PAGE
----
So you will find what works for you & probably end up guessing a bit on a few areas as there won't be enough info to get it perfect.... But if it looks good you will be happy with it as you are the builder & the one who really has to be satisfied.

In my case this year is for fixing things & the annoying fidley bits there just was no time for.

Bob



Rosengart LR2 special

http://rosengart.rzaplaser.com/rosengart-lr2-build/

Denny Graham Silver Member Dennis Graham
Sandwich, Illinois, USA   USA
Wasn't there a full set of factory plans posted to the internet a while back
for the Austin 7??
It was such a popular sports car and the factory turned out thousands of
cookie cuter models for so many years that I would have thought
there would be a ton of info available.
The problem with a special is that it's an evolutionary vehicle, usually
one of a kind and changed many times over the years.

dg

Pierro Taruffi Rhys Nolan
Tamworth, Staffs, UK   GBR
1923 CycleKart Vintage "Voisin Laboratoire"
Which Austin 7 Denny? There were not only a number of different models from the English factory, Bob made a great job of his interpretation of the Rosengart version IMHO, just his lack of performance that let it down when I had to judge the 3 cars. There were US versions of the A7 (bantam) French, German and then an absolute myriad of specials, still being built to this day, and well into the future, so nothing is "wrong".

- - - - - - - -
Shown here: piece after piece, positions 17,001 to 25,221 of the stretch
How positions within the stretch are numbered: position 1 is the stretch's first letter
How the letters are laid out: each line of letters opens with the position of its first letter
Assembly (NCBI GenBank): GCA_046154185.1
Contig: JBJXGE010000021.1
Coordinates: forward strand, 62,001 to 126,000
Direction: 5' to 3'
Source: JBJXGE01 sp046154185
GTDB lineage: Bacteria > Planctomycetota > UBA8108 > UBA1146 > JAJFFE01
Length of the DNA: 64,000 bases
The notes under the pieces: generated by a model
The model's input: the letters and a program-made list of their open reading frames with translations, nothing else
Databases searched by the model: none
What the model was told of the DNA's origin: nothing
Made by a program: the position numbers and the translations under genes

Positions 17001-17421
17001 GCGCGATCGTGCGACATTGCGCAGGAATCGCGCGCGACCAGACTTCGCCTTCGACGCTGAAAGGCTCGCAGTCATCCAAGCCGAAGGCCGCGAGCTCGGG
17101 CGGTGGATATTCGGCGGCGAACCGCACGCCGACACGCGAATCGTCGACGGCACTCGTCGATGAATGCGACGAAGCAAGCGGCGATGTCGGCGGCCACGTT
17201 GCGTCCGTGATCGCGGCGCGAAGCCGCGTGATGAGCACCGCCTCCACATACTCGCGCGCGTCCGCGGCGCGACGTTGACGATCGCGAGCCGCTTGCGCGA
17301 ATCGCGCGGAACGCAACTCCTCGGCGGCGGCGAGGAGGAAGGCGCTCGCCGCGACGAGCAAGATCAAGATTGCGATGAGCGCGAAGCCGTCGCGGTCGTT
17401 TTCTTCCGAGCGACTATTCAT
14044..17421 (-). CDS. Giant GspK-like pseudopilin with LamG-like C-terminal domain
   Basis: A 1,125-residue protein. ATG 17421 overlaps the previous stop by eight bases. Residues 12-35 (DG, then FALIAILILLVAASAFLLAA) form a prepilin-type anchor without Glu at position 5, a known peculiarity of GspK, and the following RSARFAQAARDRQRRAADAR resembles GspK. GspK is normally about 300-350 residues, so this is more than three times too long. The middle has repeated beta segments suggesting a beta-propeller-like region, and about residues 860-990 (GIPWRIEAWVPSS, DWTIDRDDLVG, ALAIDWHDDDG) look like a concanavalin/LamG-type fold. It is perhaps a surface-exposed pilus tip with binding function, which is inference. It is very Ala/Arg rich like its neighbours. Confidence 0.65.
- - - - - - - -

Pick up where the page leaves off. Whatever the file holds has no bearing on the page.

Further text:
Don't sweat it too much. CKs don't scale. I don't mean well, I mean at all. So if someone in the future looks at your CK and a pic of the Gnome and says, (as they will I am sure) "Wow that is a great version" then you have cracked it! Don't get too bogged down, study as much as you feel comfortable, draw a line in the sand and get out into the shop smiling smiley



Edited 1 time(s). Last edit at 2016-03-13 01:33 PM by Pierro Taruffi.

Nuvolari T Avatar
Nuvolari T Robin Johansen
Richmond, Tasman, New Zealand   NZL
Denny,

I am increasingly of the view that there is only one GN Gnome - owned by Nick Topliss who is on Facebook if you wanted to try to contact him. He also owns ERA R4A.

There is also a GN Cyclecar group on Facebook which might be quite helpful to you if you have not already contacted them.

I don't know which photos you have already found on the internet, but much as Rhys reports, there are quite a number available. I have captured a few and added them to this post - mostly because they show the chassis or the rear of the car relatively clearly. Based on these photos and the general approach seen on GN cars, my guess is that there is no taper in the chassis of the Gnome. I'd say that it is parallel sided and quite short, extending only between the attachment points for the front and rear quarter elliptic springs.

Regards

Robin



Knowledge, grounded on accuracy, aided by labour, and sustained by perseverance, will finally overcome all difficulties


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Denny Graham Silver Member Dennis Graham
Sandwich, Illinois, USA   USA
Thanks Robin, the top two I hadn't seen, the bottom two I have.
Every little bit helps and I'll download them and add them to the
reference file.
The top and the bottom full side views help as I can scale off of them.
It's not like I haven't looked, I've downloaded literally several thousand
pictures in the last month, many I took as screen prints from videos.

I'm an Ooooold dude so I don't know facebook. May be my young daughter
could get me goin' with it. I've also got hundreds of ERA pictures. I looked
at a lot but I kept coming back to the Gnome, it just looks right to me.

Thanks for the help guys, I do appreciate it.
Denny Graham
Sandwich, IL

BigM Wane Miller
Moville, Iowa, USA   USA
This is the rack we are thinking of using in our build. Any experience with this style out there?
We are thinking of mounting it forward of the radiator just be hind the the front wheels.